UPDATE: Marlon Byrd pulled back the curtain on the details of his contract to Jim Salisbury of CSN Philly. He's got a four-team no-trade clause (Byrd, not Salisbury) and the Mariners are one of them.
The Phillies have some options as Major League Baseball's trade deadline approaches. They could make a low-profile move with players like like A.J. Burnett, Kyle Kendrick, and/or Marlon Byrd; or they could rip Chase Utley, Cole Hamels, or Cliff Lee off the roster for three or four players in return.
You can find wisdom behind either type of move. But keep in mind that the Phillies have for some time been wary to do anything at all, and they are reluctant to engage in a full rebuild now. Therefore, trades involving lower tier players are more likely.
Byrd has been one of those hitters, carrying much of the Phillies' power in Ryan Howard's there-but-not-there performance from the clean-up spot. Byrd is hitting .261 for the season with a .794 OPS, the second highest on the team behind Chase Utle, and has knocked a team-leading 18 HR and 52 RBI. Those numbers have caught the eye of multiple teams. One of them has made itself bit more apparent of late.
— Jerry Crasnick (@jcrasnick) July 11, 2014
The Mariners have a need for offense to surround Robinson Cano, and a need to spend frugally because they're the Mariners. Byrd's deal is for two years and $16 million, with an $8 million option for 2016. His play has been deemed worth a look, despite the cost for a 36-year-old outfielder, and Seattle may request that the Phillies devour part of the deal.
Cano and third baseman Kyle Seager lead the third place Mariners in most offensive categories. Seattle is in third place in the AL West at 49-43, behind Anaheim and Oakland. An injection of offense could give the Mariners a chance at trimming the nine game deficit between them and first place, or at least a strengthend shot at a Wild Card. With the third best run differential in all of baseball, they've clearly outperformed expectations this year.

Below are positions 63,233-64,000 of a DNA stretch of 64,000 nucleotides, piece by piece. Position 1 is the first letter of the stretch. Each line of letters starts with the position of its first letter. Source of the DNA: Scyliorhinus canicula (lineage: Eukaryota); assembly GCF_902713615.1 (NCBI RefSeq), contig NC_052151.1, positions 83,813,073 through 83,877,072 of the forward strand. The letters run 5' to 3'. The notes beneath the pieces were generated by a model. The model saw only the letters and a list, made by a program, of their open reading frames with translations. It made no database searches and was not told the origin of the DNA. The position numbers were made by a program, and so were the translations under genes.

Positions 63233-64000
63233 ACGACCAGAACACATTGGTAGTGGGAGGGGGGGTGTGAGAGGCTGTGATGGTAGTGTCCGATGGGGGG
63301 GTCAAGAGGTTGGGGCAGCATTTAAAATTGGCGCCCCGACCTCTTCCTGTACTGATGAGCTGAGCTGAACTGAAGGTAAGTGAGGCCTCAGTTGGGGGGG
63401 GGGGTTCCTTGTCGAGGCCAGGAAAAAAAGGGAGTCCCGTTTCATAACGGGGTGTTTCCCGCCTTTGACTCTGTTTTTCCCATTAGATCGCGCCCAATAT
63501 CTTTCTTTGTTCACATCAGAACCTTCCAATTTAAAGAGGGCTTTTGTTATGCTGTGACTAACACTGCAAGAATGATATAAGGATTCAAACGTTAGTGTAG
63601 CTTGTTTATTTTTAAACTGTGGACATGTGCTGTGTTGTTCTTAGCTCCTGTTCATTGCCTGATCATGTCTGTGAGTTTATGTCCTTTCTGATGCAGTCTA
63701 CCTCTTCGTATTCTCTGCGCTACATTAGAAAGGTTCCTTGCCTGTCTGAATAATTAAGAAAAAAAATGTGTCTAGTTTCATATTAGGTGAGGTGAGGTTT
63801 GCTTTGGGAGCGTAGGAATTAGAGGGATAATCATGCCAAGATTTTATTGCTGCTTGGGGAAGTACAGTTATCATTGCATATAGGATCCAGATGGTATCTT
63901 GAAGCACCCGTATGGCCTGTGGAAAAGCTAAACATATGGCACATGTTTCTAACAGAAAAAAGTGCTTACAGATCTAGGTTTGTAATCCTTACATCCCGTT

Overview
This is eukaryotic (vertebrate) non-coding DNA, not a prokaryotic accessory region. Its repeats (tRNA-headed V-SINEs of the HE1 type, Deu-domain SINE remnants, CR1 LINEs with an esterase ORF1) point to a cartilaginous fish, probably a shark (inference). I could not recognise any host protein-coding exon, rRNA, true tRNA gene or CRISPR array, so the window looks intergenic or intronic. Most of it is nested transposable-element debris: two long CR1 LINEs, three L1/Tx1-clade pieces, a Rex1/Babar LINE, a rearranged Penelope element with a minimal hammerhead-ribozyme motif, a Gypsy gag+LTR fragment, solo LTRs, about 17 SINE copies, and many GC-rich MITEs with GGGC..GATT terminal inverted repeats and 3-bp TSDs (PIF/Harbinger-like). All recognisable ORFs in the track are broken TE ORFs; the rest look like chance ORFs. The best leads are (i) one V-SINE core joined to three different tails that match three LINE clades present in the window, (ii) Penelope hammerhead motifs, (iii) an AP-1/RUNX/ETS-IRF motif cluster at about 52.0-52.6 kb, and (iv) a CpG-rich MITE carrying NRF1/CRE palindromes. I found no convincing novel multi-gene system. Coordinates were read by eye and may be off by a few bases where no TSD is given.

Fox Sports' Ken Rosenthal's asserted that Seattle should pursue David Price, presumably to combat Oakland's recent stockpiling of pitching talent in Jeff Samardzija and Jason Hammel. But the Mariners are on in everybody: Byrd, Price, Josh Willingham, Ben Zobrist, Justin Morneau, Matt Joyce, even Cliff Lee.
With a surplus of prospects - a top one in Taijuan Walker - and an overflow of middle infielders and relievers, the Mariners are ready to deal. The Rays seem to match up with them a bit more naturally, but if Seattle wants to "be in on" Marlon Byrd, then why not?
Perhaps that's getting a little too far ahead. Right now, the Mariners are just looking at Marlon Byrd as an option, and the best thing for the Phillies would be to see their right fielder continue producing and making himself more desirable.